I received the following reader question by email today:
I am a regular reader of your blog and was hoping to receive some feedback on a rather simple, yet opaque question. What do philosophers mean when they talk about 'work?' Here is the context. I am a graduate student. It is common to hear my professors and fellow students talk about 'work,' but what do we really mean? Does work in philosophy involve something like you have described on your website: getting up early, making sure I have my 3-5 pages typed before I head out to teach or hold office hours or do my afternoon reading? I know this is quite vague, but I do find 'work' to be a curious place name for what I find myself doing as a graduate student. None of this is to say that I do not treat philosophy like work. This was a piece of advice I was given as an undergraduate by many professors. Treat graduate study like a job. Work an 8 hr day, give yourself the nights off and weekends if you can, but remain committed to 'getting stuff done' during the day. I guess my question revolves more around what 'getting stuff done' looks like. My concern is that sometimes I do not begin the day in the correct head space. Lets say I'm sitting in the library or at my desk in my apartment, reading a little bit of this and that, taking notes, brainstorming ideas for chapters, etc. I often find myself wondering during these days, is this work? And what are the others doing? Are they more committed than I am? Are they exercising different strategies that lead to greater feelings of productivity? What are the 'workers' doing? This question takes on a much clearer meaning if one talks about it in the context of teaching and other academic obligations that have a family resemblance to what work has been historically defined as. But when you are in my position, with full years ahead in which your only obligation is to get the damn dissertation down on paper and to do the research, that sort of openness can seem awfully hard to fill with very productive hours that can leave you at the end of the day feeling like: I worked today. I think I'll end there for fear of drifting even further into vagueness. Hopefully you understand what I'm asking and what I am grappling with. Perhaps you could post the question on your blog in clearer fashion than what I have given you here.
I wonder what you all think. Here are my thoughts. I'd like to thank this reader, first of all, for raising the issue. As you'll see momentarily, I think it is very important issue, and one we haven't discussed before. That being said, I'm going to state my thoughts about the issue very bluntly, because frankly, I feel very strongly about it. I've seen people go off the rails, and I've gone off the rails myself...and it almost always begins the same way: by defining "work" loosely.
My experience is that defining "work" loosely is one of the most damaging traps that some grad students fall into, and one of (if not the) biggest single reason for not finishing the PhD. Here's why. A familiar story:
Grad student finishes comps. Grad student decides "reading" is work. Grad student decides a little bit of writing here and there is work. 2 years go by. No dissertation prospectus. No publishable papers. No serious philosophy written or produced during all of that time. Hopelessness. Despair. Loss of confidence. More hopelessness. More despair.
I've not only seen this happen to many people -- I've lived it. I am not making a conceptual claim about what is work and what isn't. What I'm saying is this: having a loose definition of "getting work done" is psychologically destructive. It is a vice. Don't fall into it. If you consider "reading" work, you'll probably end up like I did in graduate school: "reading" for two years and getting nothing done. Alternatively, you might end up even worse off, like some other people I know: never finishing grad school.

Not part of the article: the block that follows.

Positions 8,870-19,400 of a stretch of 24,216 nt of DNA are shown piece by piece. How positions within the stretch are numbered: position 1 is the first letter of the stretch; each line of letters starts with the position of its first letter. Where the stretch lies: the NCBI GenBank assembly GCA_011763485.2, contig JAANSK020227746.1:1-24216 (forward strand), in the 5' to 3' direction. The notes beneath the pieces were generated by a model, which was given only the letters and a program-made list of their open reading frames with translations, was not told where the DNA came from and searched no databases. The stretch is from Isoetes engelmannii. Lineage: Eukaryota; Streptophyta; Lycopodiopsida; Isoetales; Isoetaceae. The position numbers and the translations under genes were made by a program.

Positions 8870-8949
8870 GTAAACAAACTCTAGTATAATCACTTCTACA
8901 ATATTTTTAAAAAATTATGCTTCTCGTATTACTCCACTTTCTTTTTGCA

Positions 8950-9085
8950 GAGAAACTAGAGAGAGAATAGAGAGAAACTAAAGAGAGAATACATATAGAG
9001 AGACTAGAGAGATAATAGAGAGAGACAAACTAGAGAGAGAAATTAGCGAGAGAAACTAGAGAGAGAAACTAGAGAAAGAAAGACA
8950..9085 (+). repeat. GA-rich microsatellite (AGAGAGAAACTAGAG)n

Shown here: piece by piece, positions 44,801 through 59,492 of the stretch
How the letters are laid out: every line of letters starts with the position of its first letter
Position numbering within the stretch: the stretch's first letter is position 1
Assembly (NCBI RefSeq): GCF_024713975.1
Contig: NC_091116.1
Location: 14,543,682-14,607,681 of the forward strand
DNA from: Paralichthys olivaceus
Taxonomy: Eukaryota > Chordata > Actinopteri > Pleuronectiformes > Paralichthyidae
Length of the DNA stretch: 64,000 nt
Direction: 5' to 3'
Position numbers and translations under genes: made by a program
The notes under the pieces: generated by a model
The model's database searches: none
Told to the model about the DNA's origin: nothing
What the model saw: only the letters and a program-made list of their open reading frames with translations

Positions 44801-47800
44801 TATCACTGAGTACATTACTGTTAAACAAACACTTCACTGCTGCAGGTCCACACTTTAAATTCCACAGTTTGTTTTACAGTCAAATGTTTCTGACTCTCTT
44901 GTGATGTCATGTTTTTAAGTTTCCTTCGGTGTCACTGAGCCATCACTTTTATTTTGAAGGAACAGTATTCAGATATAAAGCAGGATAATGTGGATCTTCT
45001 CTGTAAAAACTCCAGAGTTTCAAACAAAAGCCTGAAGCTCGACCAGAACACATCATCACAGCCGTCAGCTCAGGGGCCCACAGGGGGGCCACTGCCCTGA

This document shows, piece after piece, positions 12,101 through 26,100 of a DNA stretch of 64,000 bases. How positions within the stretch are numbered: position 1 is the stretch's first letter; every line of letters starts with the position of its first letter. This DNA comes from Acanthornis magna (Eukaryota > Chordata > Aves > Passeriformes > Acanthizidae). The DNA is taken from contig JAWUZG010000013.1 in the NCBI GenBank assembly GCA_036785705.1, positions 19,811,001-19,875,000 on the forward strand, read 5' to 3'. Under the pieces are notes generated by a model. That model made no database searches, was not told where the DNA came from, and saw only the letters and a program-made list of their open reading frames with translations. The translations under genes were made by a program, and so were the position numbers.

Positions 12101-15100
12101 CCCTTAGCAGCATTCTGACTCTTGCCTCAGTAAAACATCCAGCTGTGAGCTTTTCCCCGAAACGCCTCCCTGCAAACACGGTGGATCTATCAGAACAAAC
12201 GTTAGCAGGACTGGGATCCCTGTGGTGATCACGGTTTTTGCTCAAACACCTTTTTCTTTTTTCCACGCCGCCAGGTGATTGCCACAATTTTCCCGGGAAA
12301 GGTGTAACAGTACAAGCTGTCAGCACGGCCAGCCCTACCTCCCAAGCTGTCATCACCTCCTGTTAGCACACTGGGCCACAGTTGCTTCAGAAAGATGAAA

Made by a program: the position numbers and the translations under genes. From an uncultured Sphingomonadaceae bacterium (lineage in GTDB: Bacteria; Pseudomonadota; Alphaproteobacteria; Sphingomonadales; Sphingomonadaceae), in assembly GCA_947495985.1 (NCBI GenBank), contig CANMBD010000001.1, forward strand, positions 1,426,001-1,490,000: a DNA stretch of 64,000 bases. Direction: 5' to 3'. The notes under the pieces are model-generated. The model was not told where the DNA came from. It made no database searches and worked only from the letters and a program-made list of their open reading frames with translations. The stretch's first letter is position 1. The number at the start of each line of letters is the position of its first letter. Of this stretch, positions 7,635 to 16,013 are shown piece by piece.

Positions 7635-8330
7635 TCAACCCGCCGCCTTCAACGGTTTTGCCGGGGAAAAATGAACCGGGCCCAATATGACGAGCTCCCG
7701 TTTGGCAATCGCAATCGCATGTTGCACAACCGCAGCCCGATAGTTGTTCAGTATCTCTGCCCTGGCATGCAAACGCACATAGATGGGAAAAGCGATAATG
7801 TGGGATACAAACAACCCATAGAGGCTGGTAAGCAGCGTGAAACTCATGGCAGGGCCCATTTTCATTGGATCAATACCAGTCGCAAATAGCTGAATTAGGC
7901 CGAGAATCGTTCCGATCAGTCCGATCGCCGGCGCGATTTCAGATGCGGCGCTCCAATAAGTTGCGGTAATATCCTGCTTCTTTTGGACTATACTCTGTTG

Don't define "work" loosely. You need to write -- and write seriously -- every single weekday (I give myself weekends off). The sooner you develop the habit of forcing yourself to do this, no matter whether you think you are in "the correct headspace", the better off you'll be. I woke up today feeling like crap. But I forced myself to start writing at nine in the morning and wrote for three hours straight. Did I do my best work today? No. But I did serious work. I know this might sound hard, unreasonable, whatever -- but I will tell you this: you don't want to go down the road I did, and others I know did, in grad school. Defining "work" loosely is a recipe for disaster and misery.
One final thought (since the reader's email immediately brought this to mind): if you tend not to find yourself "in the right headspace", it may be because you're working the wrong environment. The reader who emailed my their question alludes to working in their office or apartment. I've explained before how, in my experience, the right environment makes all the difference in the world. I can't get in the "right headspace" in my office or in my apartment. I can only write at the dog park. Strange, but true. If you're having trouble, try writing someplace else. Just a thought!
Anyway, I'm curious to see what other people think. Obviously, my reply to the reader's question contains some strong emotions. It's not because I want to castigate those who define work loosely. It's because I've seen how easy it is to fall into certain habits, and how those habits have negatively impacted not only me but other people I care about. I worded my reply strongly only because I'd like, if possible, to help people avoid unnecessary misery. I hope my reply is taken that way. :)